Sustainable rural wood chip production in Sri Lanka

Location:         Kurunegala, Sri LankaScreen Shot 2013-11-12 at 06.52.52

Client:             Biomass Group

Project Description:

Biomass Group is developing gliricidia as an energy resource in rural Si Lanka.  Gliricidia is a fast-growing, short-rotation nitrogen-fixing tree that is found growing wild throughout Sri Lanka, and which is grown by plantations as a shade tree and soil improver and by smallholders for “live fencing”, support for other crops, animal fodder and fertiliser.  The majority of Sri Lanka is farmed by smallholders, and Biomass Group is organising the smallholders to grow a combination of gliricidia, vanilla and pepper (which use the gliricidia trunk as support) with the objective of materially increasing their incomes, raising the standard of farming practices and in the process making available a virtually limitless source of commercial biomass for energy generation.

gliricidiaThe majority of processing steam for Sri Lanka’s industry (mainly agricultural produce) is currently produced using oil-fired boilers.  Using biomass would be cheaper (around half the cost) and environmentally preferable, but industry is unwilling to switch until there is a reliable source of biomass available.  Most inductrial customers have limited space for fuel storage and once boilers are converted to burn wood, then if woodchips are not supplied every day then their production lines need to shut down.

Weaning Sri Lanka off an almost exclusive diet of oil therefore requires reliable sourcing, pricing and logistics for biomass.  The Biomass Group has set out to establish this on a vast scale.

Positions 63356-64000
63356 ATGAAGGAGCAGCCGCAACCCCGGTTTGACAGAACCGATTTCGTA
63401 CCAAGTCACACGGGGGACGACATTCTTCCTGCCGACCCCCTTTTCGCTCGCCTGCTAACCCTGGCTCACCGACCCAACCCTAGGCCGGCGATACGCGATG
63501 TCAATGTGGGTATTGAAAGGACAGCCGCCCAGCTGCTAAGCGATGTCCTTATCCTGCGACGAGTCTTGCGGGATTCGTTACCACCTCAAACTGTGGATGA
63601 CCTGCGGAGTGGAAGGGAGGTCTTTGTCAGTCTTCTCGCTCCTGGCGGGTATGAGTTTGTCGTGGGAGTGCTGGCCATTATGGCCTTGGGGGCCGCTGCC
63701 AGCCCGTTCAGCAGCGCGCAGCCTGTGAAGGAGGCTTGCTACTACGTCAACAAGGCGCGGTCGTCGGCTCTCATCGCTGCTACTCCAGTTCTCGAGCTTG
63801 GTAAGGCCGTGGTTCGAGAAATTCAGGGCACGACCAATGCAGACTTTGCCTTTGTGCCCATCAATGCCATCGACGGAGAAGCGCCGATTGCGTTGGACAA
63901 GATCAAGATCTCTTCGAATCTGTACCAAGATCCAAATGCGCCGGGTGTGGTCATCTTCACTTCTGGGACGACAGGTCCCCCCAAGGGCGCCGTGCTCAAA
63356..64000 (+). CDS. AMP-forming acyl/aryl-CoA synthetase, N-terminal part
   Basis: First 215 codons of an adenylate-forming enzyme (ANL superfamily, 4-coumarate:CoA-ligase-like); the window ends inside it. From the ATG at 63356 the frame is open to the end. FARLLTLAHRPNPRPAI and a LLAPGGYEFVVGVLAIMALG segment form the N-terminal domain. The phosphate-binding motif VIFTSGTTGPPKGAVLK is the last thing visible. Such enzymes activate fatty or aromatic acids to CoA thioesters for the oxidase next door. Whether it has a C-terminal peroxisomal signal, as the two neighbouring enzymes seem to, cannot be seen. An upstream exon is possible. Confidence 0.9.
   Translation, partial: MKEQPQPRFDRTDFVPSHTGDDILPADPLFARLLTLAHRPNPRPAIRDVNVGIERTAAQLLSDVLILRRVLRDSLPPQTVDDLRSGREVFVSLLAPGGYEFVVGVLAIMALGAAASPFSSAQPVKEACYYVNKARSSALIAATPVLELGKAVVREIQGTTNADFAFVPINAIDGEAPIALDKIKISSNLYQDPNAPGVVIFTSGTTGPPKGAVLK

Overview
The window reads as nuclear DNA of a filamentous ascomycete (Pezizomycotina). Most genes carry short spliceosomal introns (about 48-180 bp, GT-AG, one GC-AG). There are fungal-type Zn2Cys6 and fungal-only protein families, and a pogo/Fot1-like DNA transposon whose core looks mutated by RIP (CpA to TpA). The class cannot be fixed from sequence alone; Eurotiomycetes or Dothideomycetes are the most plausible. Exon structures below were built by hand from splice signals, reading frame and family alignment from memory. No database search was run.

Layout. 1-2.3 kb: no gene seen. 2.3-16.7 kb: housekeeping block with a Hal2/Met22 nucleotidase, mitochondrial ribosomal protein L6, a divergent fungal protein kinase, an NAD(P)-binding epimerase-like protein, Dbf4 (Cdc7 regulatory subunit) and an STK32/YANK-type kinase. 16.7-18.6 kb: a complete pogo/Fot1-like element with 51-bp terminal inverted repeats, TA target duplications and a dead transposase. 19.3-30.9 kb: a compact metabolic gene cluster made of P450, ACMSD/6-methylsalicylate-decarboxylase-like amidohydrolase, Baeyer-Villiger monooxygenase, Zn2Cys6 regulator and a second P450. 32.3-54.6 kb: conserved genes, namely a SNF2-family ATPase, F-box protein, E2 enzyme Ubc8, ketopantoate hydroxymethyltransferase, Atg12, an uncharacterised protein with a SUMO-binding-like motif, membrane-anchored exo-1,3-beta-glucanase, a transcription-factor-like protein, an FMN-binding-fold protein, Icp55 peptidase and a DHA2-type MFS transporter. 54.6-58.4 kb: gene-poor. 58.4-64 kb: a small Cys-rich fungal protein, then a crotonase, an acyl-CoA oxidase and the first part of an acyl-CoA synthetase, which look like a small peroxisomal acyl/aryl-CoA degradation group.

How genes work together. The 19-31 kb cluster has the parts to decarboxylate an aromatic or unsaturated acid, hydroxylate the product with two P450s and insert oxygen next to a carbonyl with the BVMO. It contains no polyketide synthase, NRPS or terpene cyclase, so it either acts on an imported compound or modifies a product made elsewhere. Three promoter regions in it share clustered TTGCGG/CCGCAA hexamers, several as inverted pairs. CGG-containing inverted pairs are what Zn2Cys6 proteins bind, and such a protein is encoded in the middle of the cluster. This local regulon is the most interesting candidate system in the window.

Bainton Capital’s Role:

Bainton Capital carried out a full design and costing for the supply logistics, from gathering the raw biomass to delivering a fully processed fuel to the customer, working with client on contracting mechanisms to ensure price stability and with third-party advisers on the information technology aspects of tracking and payments.

Screen Shot 2013-11-12 at 06.53.55The design needed to take into account local factors, such as road corner radii, culvert weight limits, availability and supervision of labour, working practices and regulations and cultural issues.  An efficient container-based system was devised to enable off-line loading and unloading, managed through a system of local receiving agents providing the interface with individual farmers.  An important part of the design was to make it cashless at the point of use, reducing transaction costs and enabling financial control.  Education for local farmers to enable them to get the best of the opportunity was to be delivered by local institutions and networks that saw the benefits to the rural poor.  Under the scheme, a smallholder farmer has the opportunity to increase his annual income by 50% of more without reducing (indeed, often enhancing) the productive capacity of his land.

The design also recommended processing technology and depot design, and finally efficient transport to the end user.

Bainton Capital also costed all the options and produced a detailed financial model to enable the assessment of different logistics designs and optimisation to the final solution.  The model also enabled forms and pricing options for the end product to be assessed.  Finally, Bainton Capital produced formal valuations for capital raising.

At the time of writing the plan has been put into effect and sustainable community-produced biomass is being delivered to industrial customers in Colombo for the production of process steam.